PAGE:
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Welcome Address and Keynote Lecture

Welcome address Simona Piattoni, Chair, ECPR Executive Committee

Thursday 3 July 17:00

Location Aula, Ground Floor, Social Science Building

Keynote lecture Alan Scott, University of Innsbruck

Thursday 3 July 17:30

Seeing Like a Political Scientist

The lecture will examine some of the dilemmas that face social scientists in general, and political scientists in particular. The division of labour between the social sciences is relatively new and not set in stone. It is challenged both by changes in the governance of higher education and science and by developments within the social sciences themselves. With respect to the former, there is increasing demand from governments, external stakeholders and end users for demonstrable ‘impact.’ Here, the self-reproducing nature of disciplines and the internal organisation of universities are frequently seen as barriers, to rather than facilitators of, innovation. For example, in a recent survey of Whitehall (UK government) civil servants in which they were asked which academic disciplines they found most useful public policy came out on top. Yet public policy is not a discipline as traditionally understood, but rather an inter-disciplinary area of study weakly institutionalised within universities. With respect to internal (academic) developments, the inherited division of labour within the social sciences is being challenged by the growing influence of, for example, neo-institutionalism, which cuts right across economics, political science and sociology. Swimming against these currents is that fact that the social sciences are becoming increasingly specialised and professionalised. These developments create a tension and dilemma: how can we position ourselves in the face of these contradictory demands? Is a new constellation emerging or are the social sciences set to return to an older, pre-disciplinary state; something like the German tradition of Staatslehre? These are questions facing not just the disciplines themselves, but also those entering them and who will carry them on through the next phase.






Roundtable 1: Being on the Academic Job Market

Friday 4 July 11:00-12:30

Location: Aula, Ground Floor, Social Science Building

This roundtable will discuss the process of the academic job market. Topics covered will include the different styles of interviews, for example the difference between North America and Europe, and the format of the interview. This roundtable will also indentify some of most important characteristics graduate students should strive to develop in order to secure an academic job.

Chair Ekaterina Rashkova-Gerbrands, University of Innsbruck


Simona Piattoni , University of Trento & ECPR

Fernando Casal Bértoa, University of Nottingham

Annegret Eppler, University of Innsbruck


Roundtable 2: How to Write a Research Proposal 

Friday 4 July 17:30 -19:00

Location: Aula, Ground Floor, Social Science Building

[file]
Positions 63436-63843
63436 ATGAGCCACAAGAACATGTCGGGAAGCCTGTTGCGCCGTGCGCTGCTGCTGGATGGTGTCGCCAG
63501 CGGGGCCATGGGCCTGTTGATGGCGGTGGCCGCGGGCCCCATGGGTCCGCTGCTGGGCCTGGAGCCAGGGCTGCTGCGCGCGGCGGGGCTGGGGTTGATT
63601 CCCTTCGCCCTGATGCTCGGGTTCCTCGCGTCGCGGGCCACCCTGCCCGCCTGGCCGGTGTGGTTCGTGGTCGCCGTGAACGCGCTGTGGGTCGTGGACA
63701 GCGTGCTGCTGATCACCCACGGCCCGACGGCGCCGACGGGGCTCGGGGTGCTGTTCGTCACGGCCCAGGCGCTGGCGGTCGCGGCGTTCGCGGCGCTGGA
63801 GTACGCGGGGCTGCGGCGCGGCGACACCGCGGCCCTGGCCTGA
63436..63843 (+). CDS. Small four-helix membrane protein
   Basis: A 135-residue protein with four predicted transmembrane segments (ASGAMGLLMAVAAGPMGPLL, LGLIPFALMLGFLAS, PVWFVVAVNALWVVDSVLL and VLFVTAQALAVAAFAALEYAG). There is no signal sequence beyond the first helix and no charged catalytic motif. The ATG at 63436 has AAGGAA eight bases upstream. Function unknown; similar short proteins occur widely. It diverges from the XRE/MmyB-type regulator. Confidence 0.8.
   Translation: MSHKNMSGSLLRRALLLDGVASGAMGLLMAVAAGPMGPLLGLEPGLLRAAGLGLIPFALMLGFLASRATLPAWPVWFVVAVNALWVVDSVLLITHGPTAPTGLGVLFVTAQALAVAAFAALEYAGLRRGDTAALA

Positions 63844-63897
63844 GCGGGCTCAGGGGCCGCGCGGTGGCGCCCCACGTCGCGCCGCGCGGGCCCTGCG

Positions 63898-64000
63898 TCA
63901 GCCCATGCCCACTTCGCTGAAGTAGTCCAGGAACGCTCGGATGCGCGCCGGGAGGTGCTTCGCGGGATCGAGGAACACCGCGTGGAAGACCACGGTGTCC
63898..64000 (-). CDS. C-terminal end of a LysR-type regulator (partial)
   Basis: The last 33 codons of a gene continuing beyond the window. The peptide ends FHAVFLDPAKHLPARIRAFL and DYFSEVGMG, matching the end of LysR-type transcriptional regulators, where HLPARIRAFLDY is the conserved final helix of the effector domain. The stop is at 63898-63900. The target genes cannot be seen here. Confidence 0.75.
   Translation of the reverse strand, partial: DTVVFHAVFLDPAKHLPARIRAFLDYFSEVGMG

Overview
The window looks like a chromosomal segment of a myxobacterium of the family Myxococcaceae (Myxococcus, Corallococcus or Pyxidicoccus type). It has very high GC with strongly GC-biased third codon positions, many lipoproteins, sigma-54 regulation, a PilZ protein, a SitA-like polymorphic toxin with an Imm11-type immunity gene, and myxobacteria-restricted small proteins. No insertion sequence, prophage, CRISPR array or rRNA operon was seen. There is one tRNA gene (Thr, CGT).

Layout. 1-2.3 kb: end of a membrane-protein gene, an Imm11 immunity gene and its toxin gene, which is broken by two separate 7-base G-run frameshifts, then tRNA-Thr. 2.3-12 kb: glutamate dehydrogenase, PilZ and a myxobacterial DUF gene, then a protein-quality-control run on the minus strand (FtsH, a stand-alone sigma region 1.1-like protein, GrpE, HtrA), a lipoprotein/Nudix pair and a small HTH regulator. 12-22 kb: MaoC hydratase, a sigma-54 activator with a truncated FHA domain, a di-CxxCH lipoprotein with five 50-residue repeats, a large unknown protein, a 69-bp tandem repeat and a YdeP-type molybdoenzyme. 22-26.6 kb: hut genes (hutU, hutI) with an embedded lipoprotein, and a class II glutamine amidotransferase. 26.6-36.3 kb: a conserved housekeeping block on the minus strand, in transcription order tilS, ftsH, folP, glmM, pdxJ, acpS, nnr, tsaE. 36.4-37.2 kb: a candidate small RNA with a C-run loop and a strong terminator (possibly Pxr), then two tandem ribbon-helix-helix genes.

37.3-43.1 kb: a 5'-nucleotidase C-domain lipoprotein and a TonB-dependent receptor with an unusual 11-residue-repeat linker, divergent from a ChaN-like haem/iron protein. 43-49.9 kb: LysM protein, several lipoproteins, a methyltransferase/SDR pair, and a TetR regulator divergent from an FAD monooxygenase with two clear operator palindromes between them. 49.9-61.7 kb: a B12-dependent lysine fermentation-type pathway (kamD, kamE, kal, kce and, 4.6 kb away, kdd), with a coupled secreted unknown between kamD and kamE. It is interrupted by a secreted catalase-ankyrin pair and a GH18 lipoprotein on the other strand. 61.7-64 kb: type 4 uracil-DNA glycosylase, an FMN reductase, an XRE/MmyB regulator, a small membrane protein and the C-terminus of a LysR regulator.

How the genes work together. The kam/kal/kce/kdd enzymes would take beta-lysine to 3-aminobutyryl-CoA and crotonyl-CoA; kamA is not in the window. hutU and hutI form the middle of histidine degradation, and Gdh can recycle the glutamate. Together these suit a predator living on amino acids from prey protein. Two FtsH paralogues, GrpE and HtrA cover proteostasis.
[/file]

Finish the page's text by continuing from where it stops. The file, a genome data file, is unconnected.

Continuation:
The roundtable will focus on the strategies and skills for writing successful research (grant) proposals. Participants to the roundtable will also address the expectations of reviews and common pitfalls of young scholars.

Chair AP Martin Senn, University of Innsbruck


Maria Spirova, Leiden University

Alan Scott, University of Innsbruck

Petra Grabner, FWF Austrian Science Fund


Roundtable 3: Research Funding from the European Union

Saturday 5 July, 1100-12:30 

Location Madonnensaal, Karl-Rahner-Platz 3 (next to the church)

In order to complement national research programmes, activities funded from European Union mostly must have a "European added value". One key aspect of the European added value is the required transnationality of most actions. Indeed, many research challenges are so complex that they can only be addressed at European level by means of cooperation of the best partners from several countries. Next to the EU-Framework-Programme there are, and especially for PhD-students, several funding options on European level, which will be presented and discussed. The roundtable will give a brief overview about the options.

Chair Tobias von Lossow, German Institute for International and Security Affairs


Kurt Habitzel, University of Innsbruck

David Lerderbauer, University of Innsbruck

Ralf König, FFG - Austrian Research Promotion Agency




Roundtable 4: How to Get Published

Saturday 5 July, 11:00-12:30

Location: Aula, Ground Floor, Social Science Building

Chair Valerie Braun, University of Innsbruck

The critical point “how to get published” is peer review, whether print or online. Presentations and discussion in this roundtable will be on presenting a manuscript that meets basic scholarly principles, such as clarity, documentation, and basic publishing criteria like length appropriate for the place to which it is submitted and others. Next to rhetoric and composition of papers, there will be time for discussion with scientists, editors, and a publishing director, “how to get your paper published”.


Birgit Holzner, University of Innsbruck 

Petr Kopecký, Leiden University